"The Eclipse" DVD Review

7/10/2010 Posted by Admin

"The Eclipse"

DVD Review

By our guest blogger, Anthony Crabtree

A film that escaped a number of people when it was in theaters, "The Eclipse," directed by Conor McPherson, is certainly one of the quickest and best ghost films in recent memory.

Running at just 88 minutes, the film opens in Ireland with widowed husband Michael Farr (Ciaran Hinds) taking care of his two children by himself. He remains haunted both literally and figuratively by the death of his wife. While this is not an incredibly original plot, McPherson's writing and direction keep the film from becoming a blase ghost yarn.

This can be credited to the fact that McPherson focuses more than half the film on strictly horror and scares.

Quickly after the opening credits, the film jumps into the frightening aspects of this story--no more than 10 minutes into the film ghostly events begin occurring in Michael's life. This briskly paced introduction sets the mood for the entire film and never lets down with scare after scare.

"The Eclipse's" greatest achievement--and what is actually missing from most contemporary horror films--is that the scares are actually effective. Scenes which involve ghastly aspects cannot be predicted, and throughout these scenes, the camera remains unflinching. No obvious musical cues exist to tell when something terrifying will happen. Scenes of shock genuinely come as a surprise, and it happens not just once, but throughout the film, creating a feeling of unease.

Between these moments of horror, a plot does exist. As a ghost story, McPherson presents ideas that all of these characters are haunted by something from their past, and McPherson presents these ideas in an unsubtle manner to the audience.  These moments do not have nearly as much weight as McPherson probably was hoping for--they are not necessarily bad, but they do not provide nearly as much insight or depth into the ideas of loss and death that McPherson may have intended. Ultimately, these minor complaints about the story can be overlooked as McPherson writes two solid lead characters who are realistic and genuinely likeable to keep the audience invested in what is happening.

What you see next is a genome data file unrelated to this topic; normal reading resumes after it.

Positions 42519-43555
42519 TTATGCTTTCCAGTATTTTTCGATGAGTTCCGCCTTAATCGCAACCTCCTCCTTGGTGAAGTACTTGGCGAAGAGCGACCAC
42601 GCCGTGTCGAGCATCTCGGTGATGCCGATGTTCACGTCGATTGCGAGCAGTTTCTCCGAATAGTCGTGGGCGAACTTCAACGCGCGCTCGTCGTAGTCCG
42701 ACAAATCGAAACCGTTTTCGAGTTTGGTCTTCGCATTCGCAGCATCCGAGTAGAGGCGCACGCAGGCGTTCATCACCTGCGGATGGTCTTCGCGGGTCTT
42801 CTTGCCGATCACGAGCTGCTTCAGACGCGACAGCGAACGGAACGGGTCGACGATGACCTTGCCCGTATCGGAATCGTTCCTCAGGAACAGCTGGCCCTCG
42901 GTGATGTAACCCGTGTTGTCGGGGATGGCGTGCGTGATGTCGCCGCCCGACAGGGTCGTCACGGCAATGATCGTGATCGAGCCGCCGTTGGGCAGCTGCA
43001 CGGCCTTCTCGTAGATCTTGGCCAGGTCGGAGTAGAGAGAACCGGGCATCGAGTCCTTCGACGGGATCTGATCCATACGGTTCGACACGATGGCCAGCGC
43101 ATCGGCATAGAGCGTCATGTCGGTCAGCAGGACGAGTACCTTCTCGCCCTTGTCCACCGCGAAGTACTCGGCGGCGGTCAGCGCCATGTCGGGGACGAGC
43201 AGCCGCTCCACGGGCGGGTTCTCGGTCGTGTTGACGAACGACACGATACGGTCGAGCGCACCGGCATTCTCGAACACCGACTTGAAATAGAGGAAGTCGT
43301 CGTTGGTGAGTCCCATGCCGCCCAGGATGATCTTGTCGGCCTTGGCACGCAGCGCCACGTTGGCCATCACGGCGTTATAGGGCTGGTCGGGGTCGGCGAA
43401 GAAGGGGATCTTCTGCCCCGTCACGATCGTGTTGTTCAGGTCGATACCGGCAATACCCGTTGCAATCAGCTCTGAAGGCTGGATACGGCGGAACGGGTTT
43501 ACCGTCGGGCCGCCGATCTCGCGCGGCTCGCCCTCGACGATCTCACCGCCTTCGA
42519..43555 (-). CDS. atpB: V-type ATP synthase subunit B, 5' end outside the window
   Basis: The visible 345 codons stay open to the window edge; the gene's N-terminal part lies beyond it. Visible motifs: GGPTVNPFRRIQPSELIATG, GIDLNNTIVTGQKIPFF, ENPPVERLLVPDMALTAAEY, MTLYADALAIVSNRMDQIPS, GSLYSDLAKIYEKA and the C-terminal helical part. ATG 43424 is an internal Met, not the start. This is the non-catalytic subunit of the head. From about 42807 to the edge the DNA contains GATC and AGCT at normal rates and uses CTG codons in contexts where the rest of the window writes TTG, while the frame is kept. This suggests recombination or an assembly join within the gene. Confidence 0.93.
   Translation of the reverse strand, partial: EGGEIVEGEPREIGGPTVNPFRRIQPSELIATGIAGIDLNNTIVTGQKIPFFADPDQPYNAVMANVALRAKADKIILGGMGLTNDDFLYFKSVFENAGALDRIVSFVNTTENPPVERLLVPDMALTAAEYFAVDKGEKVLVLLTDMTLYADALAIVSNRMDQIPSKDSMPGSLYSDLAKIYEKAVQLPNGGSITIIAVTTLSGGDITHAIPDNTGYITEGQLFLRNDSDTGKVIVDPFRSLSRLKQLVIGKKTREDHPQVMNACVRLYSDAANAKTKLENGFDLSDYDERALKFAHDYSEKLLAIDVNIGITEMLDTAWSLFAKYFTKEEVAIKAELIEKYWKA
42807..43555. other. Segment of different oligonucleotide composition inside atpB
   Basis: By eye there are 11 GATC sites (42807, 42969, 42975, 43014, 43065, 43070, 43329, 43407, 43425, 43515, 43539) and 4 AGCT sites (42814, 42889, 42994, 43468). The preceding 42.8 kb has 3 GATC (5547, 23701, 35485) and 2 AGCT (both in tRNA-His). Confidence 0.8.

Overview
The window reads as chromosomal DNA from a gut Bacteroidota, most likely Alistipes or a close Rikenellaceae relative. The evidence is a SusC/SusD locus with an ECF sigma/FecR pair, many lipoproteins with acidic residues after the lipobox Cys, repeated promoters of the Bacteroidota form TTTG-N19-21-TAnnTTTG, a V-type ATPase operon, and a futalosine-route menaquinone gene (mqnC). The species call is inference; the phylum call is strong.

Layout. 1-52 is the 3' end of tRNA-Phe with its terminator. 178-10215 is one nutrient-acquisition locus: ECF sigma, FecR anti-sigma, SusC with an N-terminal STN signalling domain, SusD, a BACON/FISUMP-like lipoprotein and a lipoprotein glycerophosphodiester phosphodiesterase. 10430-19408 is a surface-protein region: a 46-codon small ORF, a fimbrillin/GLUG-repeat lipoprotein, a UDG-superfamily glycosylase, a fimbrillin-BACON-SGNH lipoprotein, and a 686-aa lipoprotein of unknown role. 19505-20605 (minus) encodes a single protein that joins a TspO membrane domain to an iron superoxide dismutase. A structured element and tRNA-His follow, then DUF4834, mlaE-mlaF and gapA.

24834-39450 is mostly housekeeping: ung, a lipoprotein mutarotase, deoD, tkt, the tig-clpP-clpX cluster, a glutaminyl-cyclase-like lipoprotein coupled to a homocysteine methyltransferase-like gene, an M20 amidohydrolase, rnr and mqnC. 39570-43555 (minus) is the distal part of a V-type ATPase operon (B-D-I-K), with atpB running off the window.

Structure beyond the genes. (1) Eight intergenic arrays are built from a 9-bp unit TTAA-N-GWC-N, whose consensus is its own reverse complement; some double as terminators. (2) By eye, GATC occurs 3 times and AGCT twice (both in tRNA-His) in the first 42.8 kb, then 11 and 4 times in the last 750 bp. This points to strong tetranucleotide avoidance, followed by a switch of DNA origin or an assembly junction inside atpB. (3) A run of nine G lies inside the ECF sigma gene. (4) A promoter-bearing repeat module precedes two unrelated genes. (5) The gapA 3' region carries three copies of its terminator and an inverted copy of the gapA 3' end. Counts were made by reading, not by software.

Hinds and Hjele perform well in their roles with an honesty and seriousness that make ghosts seem as if they actually could  exist. Aidan Quinn appears in a supporting role as an American author who is loud, ignorant and unhappy, and he plays the role as such. Sometimes, Quinn goes slightly overboard with his performance and his character feels forced, but it is a small role and there was definitely room for him to play around with it.

Despite a story and plot that sound ordinary, Conor McPherson creates a ghost tale that is well worth watching. Though his writing does come off as a bit heavy handed at times, it is still well worth viewing because of the performances and genuinely terrifying moments. As a horror fan, it is not often that I find a film that actually got my heart racing as this film did. It was a shame that "The Eclipse" received such little recognition when it was released theatrically. It is a film that many will like and certainly deserves an audience.

Grade: B

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  1. Anonymous said...

    I'm glad to see new blood among the Week in Rewind staff. Please post more, Anthony!